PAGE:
Dr. Alan M. Shiller
Complete resume and additional course information can be found: http://ocean.otr.usm.edu/~w305860
Trace elements in natural waters; marine and estuarine chemistry; chemistry of rivers and weathering; oil spill effects on ocean chemistry; global carbon system; sedimentary fluxes.
At present, most of the work in my lab involves trace element studies, though we are also involved in some oil spill and sediment studies as well as examinations of methane and carbon dioxide. Over the years I have worked in many different areas of geochemistry ranging from sediment studies to radionuclide studies to studies of the oceanic carbon dioxide system. Thus, I am prepared to help students interested in most any sort of geochemically-oriented project.
My lab has a wide variety of research tools including a clean lab, a high resolution inductively coupled plasma mass spectrometer (HR-ICP-MS), methane analyzer, water isotope analyzer, field flow fractionator, ion chromatograph, and flow injection analysis equipment. We're particularly proud of the HR-ICP-MS (Finnigan Element 2) which is far more sensitive than optical ICP and conventional quadrupole ICP-MS instrumentation.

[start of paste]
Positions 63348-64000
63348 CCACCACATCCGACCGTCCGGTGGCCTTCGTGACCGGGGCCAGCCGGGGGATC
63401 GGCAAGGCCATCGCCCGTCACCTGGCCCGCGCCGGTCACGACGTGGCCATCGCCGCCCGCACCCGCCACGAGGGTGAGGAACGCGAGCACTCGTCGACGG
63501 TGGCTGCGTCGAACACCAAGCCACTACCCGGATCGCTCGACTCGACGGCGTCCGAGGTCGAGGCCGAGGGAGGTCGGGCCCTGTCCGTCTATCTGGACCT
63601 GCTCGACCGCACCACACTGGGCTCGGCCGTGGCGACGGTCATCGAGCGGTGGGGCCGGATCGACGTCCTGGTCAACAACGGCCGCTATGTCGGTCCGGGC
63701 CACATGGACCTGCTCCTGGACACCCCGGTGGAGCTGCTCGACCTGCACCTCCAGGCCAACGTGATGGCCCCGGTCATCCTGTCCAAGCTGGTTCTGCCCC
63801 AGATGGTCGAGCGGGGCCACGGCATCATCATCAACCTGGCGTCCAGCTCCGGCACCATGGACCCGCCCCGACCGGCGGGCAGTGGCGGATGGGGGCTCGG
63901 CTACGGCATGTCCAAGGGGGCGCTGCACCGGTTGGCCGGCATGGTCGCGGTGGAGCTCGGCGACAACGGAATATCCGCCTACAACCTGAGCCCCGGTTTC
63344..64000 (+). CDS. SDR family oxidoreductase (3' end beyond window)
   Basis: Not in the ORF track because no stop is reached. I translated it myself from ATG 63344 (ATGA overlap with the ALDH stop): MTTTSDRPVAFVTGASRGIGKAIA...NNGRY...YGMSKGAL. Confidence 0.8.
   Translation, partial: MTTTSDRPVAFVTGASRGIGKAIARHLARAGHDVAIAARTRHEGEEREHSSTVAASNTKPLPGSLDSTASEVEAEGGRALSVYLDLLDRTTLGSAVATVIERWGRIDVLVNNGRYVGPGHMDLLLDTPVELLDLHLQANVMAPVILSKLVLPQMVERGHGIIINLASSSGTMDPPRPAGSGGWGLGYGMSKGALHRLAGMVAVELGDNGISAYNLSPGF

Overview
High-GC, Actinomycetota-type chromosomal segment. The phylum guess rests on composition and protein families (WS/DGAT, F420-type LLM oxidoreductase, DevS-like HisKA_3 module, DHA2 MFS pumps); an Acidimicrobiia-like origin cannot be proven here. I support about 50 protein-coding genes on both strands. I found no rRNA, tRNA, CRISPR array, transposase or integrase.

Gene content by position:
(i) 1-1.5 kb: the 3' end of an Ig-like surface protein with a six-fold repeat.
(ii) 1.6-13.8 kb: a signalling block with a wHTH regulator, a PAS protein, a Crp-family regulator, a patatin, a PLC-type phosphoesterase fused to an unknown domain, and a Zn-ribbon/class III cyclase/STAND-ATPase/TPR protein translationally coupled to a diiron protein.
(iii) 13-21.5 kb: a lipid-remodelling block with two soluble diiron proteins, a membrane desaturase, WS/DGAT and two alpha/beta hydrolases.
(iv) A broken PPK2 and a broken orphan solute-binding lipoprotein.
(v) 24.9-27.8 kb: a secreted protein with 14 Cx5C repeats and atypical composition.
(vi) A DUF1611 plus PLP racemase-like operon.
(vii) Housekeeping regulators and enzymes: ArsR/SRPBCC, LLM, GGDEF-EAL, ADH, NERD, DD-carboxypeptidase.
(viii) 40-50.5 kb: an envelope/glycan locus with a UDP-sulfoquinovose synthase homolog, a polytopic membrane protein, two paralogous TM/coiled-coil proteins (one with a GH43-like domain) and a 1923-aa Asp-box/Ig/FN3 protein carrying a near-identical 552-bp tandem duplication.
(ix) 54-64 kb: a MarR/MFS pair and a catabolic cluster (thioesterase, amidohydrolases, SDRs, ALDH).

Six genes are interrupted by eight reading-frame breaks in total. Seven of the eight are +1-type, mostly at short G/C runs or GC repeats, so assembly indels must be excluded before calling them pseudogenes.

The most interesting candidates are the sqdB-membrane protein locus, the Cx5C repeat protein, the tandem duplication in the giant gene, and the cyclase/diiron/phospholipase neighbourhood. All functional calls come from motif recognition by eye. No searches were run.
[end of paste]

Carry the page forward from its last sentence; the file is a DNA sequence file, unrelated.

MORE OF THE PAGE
Trace elements in rivers and streams, including mechanisms of seasonal concentration variations in the Mississippi River, effect of landscape differences on trace elements in the Yukon River Basin, and the global variability of concentrations.
Trace element and nutrient behavior in the outflow region of the Mississippi River along the Louisiana Shelf. We are also working in Mississippi coastal waters on the east side of the birdfoot delta. New aspects of this work include using Rn and methane as indicators of submarine groundwater discharge and using water isotopes as mixing tracers.
Dissolved trace elements in the ocean. As part of the international GEOTRACES Program (www.geotraces.org), we are participating in various cruises (Atlantic, Pacific, and Arctic Oceans) in which we are constructing sections elements such as gallium (which is a dust input indicator) and barium (a paleo-productivity indicator). The work is funded by the National Science Foundation.